Standard Enthalpy of Combustion

Standard enthalpy of combustion ($ΔH_C°$) is the enthalpy change when 1 mole of a substance burns (combines vigorously with oxygen) under standard state conditions; it is sometimes called “heat of combustion.” For example, the enthalpy of combustion of ethanol, −1366.8 kJ/mol, is the amount of heat produced when one mole of ethanol undergoes complete combustion at 25 °C and 1 atmosphere pressure, yielding products also at 25 °C and 1 atm. $$C_2H_5OH(l)+3O_2(g)⟶2CO_2+3H_2O(l)\qquad ΔH°=−1366.8 kJ/mol$$

Enthalpies of combustion for many substances have been measured; a few of these are listed in the table below. Many readily available substances with large enthalpies of combustion are used as fuels, including hydrogen, carbon (as coal or charcoal), and hydrocarbons (compounds containing only hydrogen and carbon), such as methane, propane, and the major components of gasoline.

SubstanceCombustion ReactionEnthalpy of Combustion,   ΔHc° (kJ/mol at 25°C)
carbon monoxide$CO(g)+\frac{1}{2}O_2(g)⟶CO_2(g)$−283.0

Using Enthalpy of Combustion

As the reaction above suggests, the combustion of gasoline is a highly exothermic process. Let us determine the approximate amount of heat produced by burning 1.00 L of gasoline, assuming the enthalpy of combustion of gasoline is the same as that of isooctane, a common component of gasoline. The density of isooctane is 0.692 g/mL.

The combustion of gasoline is very exothermic. (credit: modification of work by “AlexEagle”/Flickr)

Starting with a known amount (1.00 L of isooctane), we can perform conversions between units until we arrive at the desired amount of heat or energy. The enthalpy of combustion of isooctane provides one of the necessary conversions. The table above gives this value as −5460 kJ per 1 mole of isooctane (C8H18).

Using these data,

$$1.00\;\require{enclose}\enclose{horizontalstrike}{L\;C_8H_{18}}\times \frac{1000\;\enclose{horizontalstrike}{mL\;C_8H_{18}}}{1\;\enclose{horizontalstrike}{L\;C_8H_{18}}}\times \frac{0.692\;\enclose{horizontalstrike}{g\;C_8H_{18}}}{1\;\enclose{horizontalstrike}{mL\;C_8H_{18}}}\times \frac{1\;\enclose{horizontalstrike}{mol\;C_8H_{18}}}{114\;\enclose{horizontalstrike}{g\;C_8H_{18}}}\times \frac{−5460\;kJ}{1\;\enclose{horizontalstrike}{mol\;C_8H_{18}}}=−3.31×10^4\;kJ$$

The combustion of 1.00 L of isooctane produces 33,100 kJ of heat. (This amount of energy is enough to melt 99.2 kg, or about 218 lbs, of ice.)

Note: If you do this calculation one step at a time, you would find: $$1.00\;L\;C_8H_{18}⟶1.00×10^3\;mL\; C_8H_{18}$$ $$1.00×10^3\;mL\;C_8H_{18} ⟶692\;g\;C_8H_{18}$$ $$692\;g\;C_8H_{18}⟶6.07\;mol\;C_8H_{18}$$ $$692\;g\;C_8H_{18}⟶−3.31×10^4\;kJ$$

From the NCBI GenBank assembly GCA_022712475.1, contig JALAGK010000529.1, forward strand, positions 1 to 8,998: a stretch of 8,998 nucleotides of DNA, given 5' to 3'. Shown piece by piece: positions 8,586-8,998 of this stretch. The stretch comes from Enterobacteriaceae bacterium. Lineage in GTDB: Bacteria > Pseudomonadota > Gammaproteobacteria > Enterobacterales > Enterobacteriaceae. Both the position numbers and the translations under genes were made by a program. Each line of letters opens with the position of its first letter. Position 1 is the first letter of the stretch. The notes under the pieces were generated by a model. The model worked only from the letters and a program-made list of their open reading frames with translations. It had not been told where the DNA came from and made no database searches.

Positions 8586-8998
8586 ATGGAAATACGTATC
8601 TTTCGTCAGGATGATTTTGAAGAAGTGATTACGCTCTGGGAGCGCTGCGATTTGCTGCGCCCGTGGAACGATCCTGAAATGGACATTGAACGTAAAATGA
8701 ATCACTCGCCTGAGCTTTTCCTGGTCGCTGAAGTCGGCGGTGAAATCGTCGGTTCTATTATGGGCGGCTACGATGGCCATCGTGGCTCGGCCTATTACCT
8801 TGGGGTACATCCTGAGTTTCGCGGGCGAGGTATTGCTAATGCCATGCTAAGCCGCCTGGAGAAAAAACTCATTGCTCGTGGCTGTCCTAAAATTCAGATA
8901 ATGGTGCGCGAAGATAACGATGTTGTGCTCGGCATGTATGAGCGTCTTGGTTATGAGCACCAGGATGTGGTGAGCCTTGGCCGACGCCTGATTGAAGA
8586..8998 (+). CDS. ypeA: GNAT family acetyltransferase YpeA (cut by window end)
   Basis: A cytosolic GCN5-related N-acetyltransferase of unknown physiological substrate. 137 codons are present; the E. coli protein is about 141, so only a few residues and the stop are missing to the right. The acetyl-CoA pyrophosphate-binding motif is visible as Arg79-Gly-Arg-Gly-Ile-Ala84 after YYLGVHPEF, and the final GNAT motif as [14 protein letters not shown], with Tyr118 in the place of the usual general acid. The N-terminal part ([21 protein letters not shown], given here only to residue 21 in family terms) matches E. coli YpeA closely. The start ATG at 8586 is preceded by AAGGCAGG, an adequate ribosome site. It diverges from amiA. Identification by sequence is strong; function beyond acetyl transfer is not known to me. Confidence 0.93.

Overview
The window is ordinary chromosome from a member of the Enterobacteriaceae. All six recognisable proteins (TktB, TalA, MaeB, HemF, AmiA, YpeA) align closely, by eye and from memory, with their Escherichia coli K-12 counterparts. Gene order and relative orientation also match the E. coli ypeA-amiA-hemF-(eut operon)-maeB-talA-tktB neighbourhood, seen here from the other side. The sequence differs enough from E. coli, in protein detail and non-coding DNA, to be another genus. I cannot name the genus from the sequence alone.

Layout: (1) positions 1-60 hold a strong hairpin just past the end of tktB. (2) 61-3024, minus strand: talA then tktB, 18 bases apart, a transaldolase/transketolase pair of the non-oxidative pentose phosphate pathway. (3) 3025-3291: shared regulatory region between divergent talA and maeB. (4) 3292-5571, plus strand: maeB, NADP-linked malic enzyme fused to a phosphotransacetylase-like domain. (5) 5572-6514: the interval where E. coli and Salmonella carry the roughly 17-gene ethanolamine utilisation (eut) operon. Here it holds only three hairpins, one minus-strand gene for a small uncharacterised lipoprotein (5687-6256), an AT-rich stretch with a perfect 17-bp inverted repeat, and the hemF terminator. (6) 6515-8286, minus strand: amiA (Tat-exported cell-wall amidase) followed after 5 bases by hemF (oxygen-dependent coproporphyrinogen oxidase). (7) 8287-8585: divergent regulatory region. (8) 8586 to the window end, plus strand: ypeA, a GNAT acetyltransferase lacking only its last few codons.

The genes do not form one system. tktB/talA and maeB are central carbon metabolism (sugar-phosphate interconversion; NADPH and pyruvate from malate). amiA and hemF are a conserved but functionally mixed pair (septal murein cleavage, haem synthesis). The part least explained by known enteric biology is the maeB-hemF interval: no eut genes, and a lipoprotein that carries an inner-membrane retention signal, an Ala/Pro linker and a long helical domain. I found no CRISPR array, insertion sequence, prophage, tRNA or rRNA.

Check Your Learning
How much heat is produced by the combustion of 125 g of acetylene?

Answer: $6.25×10^3\;kJ$

Emerging Algae-Based Energy Technologies (Biofuels)

As reserves of fossil fuels diminish and become more costly to extract, the search is ongoing for replacement fuel sources for the future. Among the most promising biofuels are those derived from algae. The species of algae used are nontoxic, biodegradable, and among the world’s fastest growing organisms. About 50% of algal weight is oil, which can be readily converted into fuel such as biodiesel. Algae can yield 26,000 gallons of biofuel per hectare—much more energy per acre than other crops. Some strains of algae can flourish in brackish water that is not usable for growing other crops. Algae can produce biodiesel, biogasoline, ethanol, butanol, methane, and even jet fuel.

(a) Tiny algal organisms can be (b) grown in large quantities and eventually (c) turned into a useful fuel such as biodiesel. (credit a: modification of work by Micah Sittig; credit b: modification of work by Robert Kerton; credit c: modification of work by John F. Williams)

According to the US Department of Energy, only 39,000 square kilometers (about 0.4% of the land mass of the US or less than $\frac{1}{7}$ of the area used to grow corn) can produce enough algal fuel to replace all the petroleum-based fuel used in the US. The cost of algal fuels is becoming more competitive—for instance, the US Air Force is producing jet fuel from algae at a total cost of under $5 per gallon.1 The process used to produce algal fuel is as follows: grow the algae (which use sunlight as their energy source and CO2 as a raw material); harvest the algae; extract the fuel compounds (or precursor compounds); process as necessary (e.g., perform a transesterification reaction to make biodiesel); purify; and distribute.

Algae convert sunlight and carbon dioxide into oil that is harvested, extracted, purified, and transformed into a variety of renewable fuels.

Click here to learn more about the process of creating algae biofuel.


  • 1 For more on algal fuel, see